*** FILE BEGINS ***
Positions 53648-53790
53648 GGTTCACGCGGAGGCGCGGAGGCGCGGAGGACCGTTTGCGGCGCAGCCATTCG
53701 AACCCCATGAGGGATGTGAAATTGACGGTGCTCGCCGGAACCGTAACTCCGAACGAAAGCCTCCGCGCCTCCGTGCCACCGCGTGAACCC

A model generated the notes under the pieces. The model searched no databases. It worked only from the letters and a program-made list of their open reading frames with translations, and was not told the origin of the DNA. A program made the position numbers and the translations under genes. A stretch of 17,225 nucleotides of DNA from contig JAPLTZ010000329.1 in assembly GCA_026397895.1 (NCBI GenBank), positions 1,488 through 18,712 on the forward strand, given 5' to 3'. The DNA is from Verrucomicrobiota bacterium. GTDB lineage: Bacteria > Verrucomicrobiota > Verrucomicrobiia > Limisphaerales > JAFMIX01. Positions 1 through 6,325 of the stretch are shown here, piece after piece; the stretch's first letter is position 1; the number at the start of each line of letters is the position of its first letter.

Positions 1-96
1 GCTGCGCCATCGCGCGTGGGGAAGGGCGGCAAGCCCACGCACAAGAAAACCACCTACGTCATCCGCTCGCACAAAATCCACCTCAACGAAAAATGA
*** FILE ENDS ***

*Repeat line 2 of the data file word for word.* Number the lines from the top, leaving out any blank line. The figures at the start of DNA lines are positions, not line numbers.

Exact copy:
53648 GGTTCACGCGGAGGCGCGGAGGCGCGGAGGACCGTTTGCGGCGCAGCCATTCG